And that's the problem. So much of the experience translates exactly from the Watch GT3. The sports tracking and running modes are great – but all the same as the cheaper GT3. You get the same guided training programmes for running, the ability to track metrics such as heart rate and pace as goals, and get audio feedback as you go.

There's built in GPS, the new TruSeen 4.5 heart rate monitor, which powers SpO2 tracking of blood oxygen, stress monitoring, fatigue, VO2 Max, training load and it performs excellently as a sleep monitor. But again, most of this is found on the GT2e.

And then there's the battery life. You'll get around 3-4 days in normal mode and there's a power saver that will give you around 10 days – and still keep most of the sports tracking modes, sleep, fitness and notifications running. It gives you great flexibility around how long you want to spend away from the charger.

To recommend the Watch 3 relies on you valuing the design, because if you take that away, and it’s too close to the GT3 family at a much larger price.

Read our full Huawei Watch 3 review.


Apple Watch SE

Apple Watch SE

Credit: Wareable

Apple Watch SE key features

  • Works with iPhone only
  • 18 hours battery (36 in testing)
  • LTE/4G options available
  • Fitness tracking
  • Suitable for swimming
  • Heart rate
  • Apple Pay
  • Notifications, make/take calls
  • Price when reviewed: $279.99 (40mm)

Quick verdict: If you don't care about ECG and SpO2, this comes recommended. The Apple Watch SE offers so much of the experience at a lower price – although an always-on display and the new screen tech is a miss.

The Apple Watch SE was launched in 2020, and wasn't updated with the Series 7 in 2021. But it might just be the easiest to recommend of the Apple Watch line-up.

It’s more affordable for sure, but don’t think of it as a cheap Apple Watch. It still costs $279.99/£269.99 for the 40mm version, which makes it on the pricey side given the competition out there from Huawei and Amazfit.

But the Apple Watch SE only makes a few compromises over the Series 7.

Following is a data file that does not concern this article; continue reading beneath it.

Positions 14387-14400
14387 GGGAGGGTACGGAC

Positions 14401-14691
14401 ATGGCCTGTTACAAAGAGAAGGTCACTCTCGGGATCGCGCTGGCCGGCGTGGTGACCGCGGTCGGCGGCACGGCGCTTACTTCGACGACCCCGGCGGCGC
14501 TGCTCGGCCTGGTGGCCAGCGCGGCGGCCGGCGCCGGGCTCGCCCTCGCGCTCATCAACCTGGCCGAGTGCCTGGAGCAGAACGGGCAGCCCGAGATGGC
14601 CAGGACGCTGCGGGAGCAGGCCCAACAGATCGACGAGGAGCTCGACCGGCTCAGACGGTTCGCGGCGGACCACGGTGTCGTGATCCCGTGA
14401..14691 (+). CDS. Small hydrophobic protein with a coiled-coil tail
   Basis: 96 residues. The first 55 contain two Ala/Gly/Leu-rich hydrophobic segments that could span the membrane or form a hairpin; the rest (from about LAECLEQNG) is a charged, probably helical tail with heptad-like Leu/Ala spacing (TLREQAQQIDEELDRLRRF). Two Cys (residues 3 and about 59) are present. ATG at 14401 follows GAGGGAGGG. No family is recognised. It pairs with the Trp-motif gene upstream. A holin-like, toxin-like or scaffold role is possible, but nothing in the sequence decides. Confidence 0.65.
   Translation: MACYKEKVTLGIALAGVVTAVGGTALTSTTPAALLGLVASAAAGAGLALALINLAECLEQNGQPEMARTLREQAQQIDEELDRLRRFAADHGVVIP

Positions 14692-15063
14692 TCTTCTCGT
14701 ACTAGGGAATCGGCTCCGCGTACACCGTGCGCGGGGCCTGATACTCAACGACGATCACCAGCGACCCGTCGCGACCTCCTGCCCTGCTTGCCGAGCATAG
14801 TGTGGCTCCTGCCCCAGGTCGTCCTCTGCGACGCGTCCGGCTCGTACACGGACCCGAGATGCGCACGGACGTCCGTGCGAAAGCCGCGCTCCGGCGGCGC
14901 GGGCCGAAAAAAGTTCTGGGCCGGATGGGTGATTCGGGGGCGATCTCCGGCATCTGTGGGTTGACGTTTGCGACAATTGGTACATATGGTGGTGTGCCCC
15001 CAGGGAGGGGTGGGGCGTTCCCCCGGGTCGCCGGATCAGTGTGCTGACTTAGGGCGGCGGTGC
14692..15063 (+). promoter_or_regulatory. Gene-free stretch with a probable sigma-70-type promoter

It’s easier to start with the features you don’t get: the always-on display, ECG and SpO2 tracking are all missing on the Apple Watch SE. And it only comes with aluminum case options, and the smaller display. And now it misses out on the new larger sizes and edge-to-edge display, which does leave it looking a tad dated.

But there's still so much here. GPS, sports and fitness tracking, swim-proof design, LTE options, Apple Pay, iPhone mask unlock and the breadth of the App Store – in other words all the stuff that makes the Apple Watch our favorite smartwatch to use day-to-day.

However, the single day battery life (we got up to around 36 hours) is still a major downside compared to rivals.

If you’re not bothered about the high-end health features of the Series 7, then the Apple Watch SE comes very highly recommended.

Read our full Apple Watch SE review.

Huawei Watch GT 3

Huawei Watch GT 3\

Credit: Wareable

Huawei Watch GT 3: specs and features

  • 42mm and 46mm sizes
  • Runs on Harmony OS
  • Works with Android and iOS
  • Huawei TrueSeen 5.0 heart rate sensor
  • Dual-Band GNSS positioning for outdoor tracking
  • 100+ workout modes
  • AI running coach
  • Up to 2 weeks battery life
  • 5ATM waterproof rating
  • Price from: £209.99 (No official US release)

Quick verdict: The Huawei Watch GT3 is a well rounded fitness and running smartwatch with bags of features and a great display. There's a lot to like, although Huawei's OS and ecosystem is a lot more limited than Apple Watch and Wear OS 3.0.

There's a lot to like about Huawei's newest smartwatch, which brings Harmony OS and heaps of fitness features for over $100/£100 cheaper than the flagship Watch 3.

It brings over 100 workout modes, running specific workouts and metrics, a personalized AI running coach with specific running index score, VO2 Max and a new Healthy Living feature that reminds you to drink water and other essentials.